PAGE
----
Best Premium Imported Vodka Tasting - 2004
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40 members of the Greater New York Chapter of Tasters Guild International tasted and evaluated 13 premium vodkas. Since that tasting, the premium imported vodka category has experienced a growth pattern never before seen. There are new brands seemingly appearing every week, much to the delight of Vodka devotees and disciples. In an effort to "update" the tasting, we changed the rules slightly.
I still had 13 vodkas at hand and contesting but only plain were sought...no flavors...and all were imports. There were 11 of what we then referred to as new ones in addition to two from the 2002 tasting (the winner and last place finisher). At the previous tasting, the vodkas were served in what was referred to as an open manner so that everyone could see and know what they were about to taste. To make this particular tasting more interesting we employed blindfolds, and no one knew what they had before them until it passed their palate. In other words, the vodkas were listed and all knew the brands that were being contested but no one, with the singular exception of myself, actually knew anything more when asked to offer an opinion. Obviously, yours truly did not participate in the tasting or voting.
The 30 tasters invited were all professed vodka drinkers, contrary to the first such gathering where we employed a mix of vodka and wine drinkers per se and mingled them with a number of aficionados with world-wide reputations. So, with a bit of bravado and lack of modesty this time around, several told me they could pick out the vodka they always drank without any problems at all were they asked to do a tasting blind-folded.
The products were served neat with water on the side and Bremner Wafers to cleanse the palate following each taste of a brand of vodka. Then, everyone involved was asked to evaluate each product at least twice, neat and mixed with water, while give the opportunity and option of a retest, if needed. All the while, I explained the derivation of each product, i.e., wheat- or rye-based and, in one example of each, corn and wine grape-based. The tasting notes that follow the rankings are a summary of the results and all replicative commentary has been eliminated while contrasting opinions have been summarized. Each taster was asked to rank the vodkas from their favorite to the least desirable. To insure equality, I then took the 10 vodkas from our summer of 2002 evaluation (having already pulled out the first and last place finisher while dropping the one domestic vodka that had been included) and added them to another round of blind tasting, plus the 13 new vodkas. Because of "palate fatigue," I spread the tasting over a two-day period with 10 new and five past participants.
The votes were weighted from 10 points (number 1) to zero points (numbers 11, 12 and 13). When the vote total was within two points, a tie was declared for that position.
750ml sizes are listed below and a generous markup is applied, but do note that some stores may charge less.
The word vodka, is a derivation of the Russian word for "little water." Vodka came to be a huge part of the Russian culture, as it was being distilled even before the word vodka came into general use. Polish historians claim that vodka was first produced in 1405 and history coupled with rumor state that it reached Russia from Poland. Vodka can be made from potatoes or various cereal grains that contain starch, principally corn, rye and wheat but it can also be made from fruits and vegetables if you feel like setting up your own distillery in a corner of the backyard and/or kitchen some time later today.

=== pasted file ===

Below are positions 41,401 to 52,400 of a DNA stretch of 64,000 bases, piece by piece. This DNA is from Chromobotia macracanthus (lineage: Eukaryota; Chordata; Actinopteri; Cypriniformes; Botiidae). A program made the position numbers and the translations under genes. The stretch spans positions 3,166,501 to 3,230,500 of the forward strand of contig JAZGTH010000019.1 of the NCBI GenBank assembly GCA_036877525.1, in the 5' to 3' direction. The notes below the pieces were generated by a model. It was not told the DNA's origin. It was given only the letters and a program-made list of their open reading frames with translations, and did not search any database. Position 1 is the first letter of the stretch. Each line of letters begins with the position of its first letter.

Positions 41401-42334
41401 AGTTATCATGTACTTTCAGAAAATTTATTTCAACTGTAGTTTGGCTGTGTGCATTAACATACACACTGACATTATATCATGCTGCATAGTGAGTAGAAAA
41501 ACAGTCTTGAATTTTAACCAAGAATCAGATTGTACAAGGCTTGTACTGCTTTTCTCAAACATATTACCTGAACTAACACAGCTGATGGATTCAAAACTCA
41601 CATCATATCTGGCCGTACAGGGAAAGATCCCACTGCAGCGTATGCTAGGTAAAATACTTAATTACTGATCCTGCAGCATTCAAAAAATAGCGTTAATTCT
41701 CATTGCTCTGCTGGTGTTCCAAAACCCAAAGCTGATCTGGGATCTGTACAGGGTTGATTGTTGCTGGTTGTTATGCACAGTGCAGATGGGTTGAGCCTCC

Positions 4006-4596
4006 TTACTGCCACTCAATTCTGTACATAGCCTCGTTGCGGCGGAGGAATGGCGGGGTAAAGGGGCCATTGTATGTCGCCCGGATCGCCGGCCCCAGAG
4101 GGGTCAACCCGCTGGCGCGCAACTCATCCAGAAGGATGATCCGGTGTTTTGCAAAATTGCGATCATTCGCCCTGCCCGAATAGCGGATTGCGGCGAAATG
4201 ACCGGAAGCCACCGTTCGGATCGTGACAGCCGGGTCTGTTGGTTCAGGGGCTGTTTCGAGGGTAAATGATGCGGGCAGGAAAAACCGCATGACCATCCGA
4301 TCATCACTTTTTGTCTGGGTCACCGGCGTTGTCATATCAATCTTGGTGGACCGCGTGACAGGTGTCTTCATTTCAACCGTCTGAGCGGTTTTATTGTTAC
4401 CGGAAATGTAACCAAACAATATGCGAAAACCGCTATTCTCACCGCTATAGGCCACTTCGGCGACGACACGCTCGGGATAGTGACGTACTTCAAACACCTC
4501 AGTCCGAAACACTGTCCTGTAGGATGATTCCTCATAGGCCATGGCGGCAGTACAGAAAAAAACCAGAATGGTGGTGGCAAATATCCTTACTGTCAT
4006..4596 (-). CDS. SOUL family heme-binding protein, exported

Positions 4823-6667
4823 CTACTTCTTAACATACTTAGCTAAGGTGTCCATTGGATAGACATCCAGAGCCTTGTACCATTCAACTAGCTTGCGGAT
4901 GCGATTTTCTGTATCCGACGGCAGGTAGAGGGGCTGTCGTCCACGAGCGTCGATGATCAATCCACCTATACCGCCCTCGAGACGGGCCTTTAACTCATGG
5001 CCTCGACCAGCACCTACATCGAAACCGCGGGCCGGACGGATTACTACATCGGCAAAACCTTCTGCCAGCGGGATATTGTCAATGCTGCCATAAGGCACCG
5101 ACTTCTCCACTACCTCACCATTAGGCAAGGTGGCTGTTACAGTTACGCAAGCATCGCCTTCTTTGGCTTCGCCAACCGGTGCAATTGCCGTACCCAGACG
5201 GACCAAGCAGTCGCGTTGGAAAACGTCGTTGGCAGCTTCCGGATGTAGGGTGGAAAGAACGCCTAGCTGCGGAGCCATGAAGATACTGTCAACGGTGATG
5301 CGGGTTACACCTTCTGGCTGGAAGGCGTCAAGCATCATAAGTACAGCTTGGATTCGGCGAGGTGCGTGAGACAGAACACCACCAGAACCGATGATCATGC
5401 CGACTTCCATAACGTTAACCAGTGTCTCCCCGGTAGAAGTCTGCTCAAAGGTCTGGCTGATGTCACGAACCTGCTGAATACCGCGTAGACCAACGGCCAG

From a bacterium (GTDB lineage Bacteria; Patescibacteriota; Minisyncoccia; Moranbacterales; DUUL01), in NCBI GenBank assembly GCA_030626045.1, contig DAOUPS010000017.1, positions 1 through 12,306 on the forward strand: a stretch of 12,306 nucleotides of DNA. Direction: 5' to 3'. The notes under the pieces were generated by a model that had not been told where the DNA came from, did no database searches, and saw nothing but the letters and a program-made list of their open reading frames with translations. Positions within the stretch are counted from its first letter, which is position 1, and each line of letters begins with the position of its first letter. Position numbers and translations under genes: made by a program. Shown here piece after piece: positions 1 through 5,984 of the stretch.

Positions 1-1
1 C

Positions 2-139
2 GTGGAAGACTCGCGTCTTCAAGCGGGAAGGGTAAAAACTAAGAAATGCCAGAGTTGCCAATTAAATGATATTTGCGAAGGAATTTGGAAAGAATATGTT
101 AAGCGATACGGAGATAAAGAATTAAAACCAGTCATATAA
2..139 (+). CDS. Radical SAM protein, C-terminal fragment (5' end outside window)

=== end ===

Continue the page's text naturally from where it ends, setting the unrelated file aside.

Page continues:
The U.S. government officially describes vodka as "a neutral spirit, so distilled, or so treated after distillation with charcoal and other materials as to be without distinctive character, aroma, taste or color." This tasting proved vodka’s range of aroma, texture and flavor. The governmental definition was correct on one point however - vodka does not have any color. Today, vodka is the largest category of distilled spirits on the market accounting for sales of one out of every four bottles of liquor sold in the US.
The Art of Tasting Vodka: While many prefer to drink their vodka ice cold, it is best, for tasting purposes, to pour it into a glass at room temperature. Cold tends to dampen the aroma and deaden the taste buds. Mix the sample with an equal amount of water. Then look at the liquid - it should be clear and bright absent any cloudiness. Second - smell or "nose" the vodka by swirling it in the glass. Watch out for sharp, pungent odors or a perfumed smell. Third - take a small sip and roll it around your tongue. Look for a pleasant flavor and, yes, it varies from person to person. Fourth - draw a little air over the vodka to release its flavors, then swallow it and evaluate the finish. Fifth - vodka should look pure,feel smooth on the tongue...with no "bite," and be pleasant but not overpowering nor have an off-aroma or flavor and little aftertaste. You're ready!!!
THE TASTING This tasting dispelled some myths about vodka! To begin with, the notion of "triple distilled" or "triple filtered" is pure hype. The process of distillation is a continuous one, recirculating the solution until all the alcohol is vaporized out. Also, the source of the vodka (potato, wheat, sugar cane) does not affect the final product, contrary to what you may hear from time to time. When using a sugar product, the fermentation is direct from sugar to alcohol. When using a starch base, the fermentation is starch to sugar (maltose, sugar from grain), then sugar to alcohol. After fermentation, to separate the alcohol from the water in the resulting solution, it is distilled (boiled). Since alcohol has a lower boiling temperature than water (176 degrees), the alcohol vaporizes, leaving the water behind. The vapor is then collected in tubes and cooled; the condensation is collected, boiled again to remove even more water and drawn from the still. Lastly, the most startling one that I have heard was that imported vodka may have up to 2½ % "various ingredients" added, ingredients that do not have to appear on the label. However, American made vodka cannot have any "flavors" added...it must be by law colorless, odorless and tasteless. So much for what you might hear from time to time.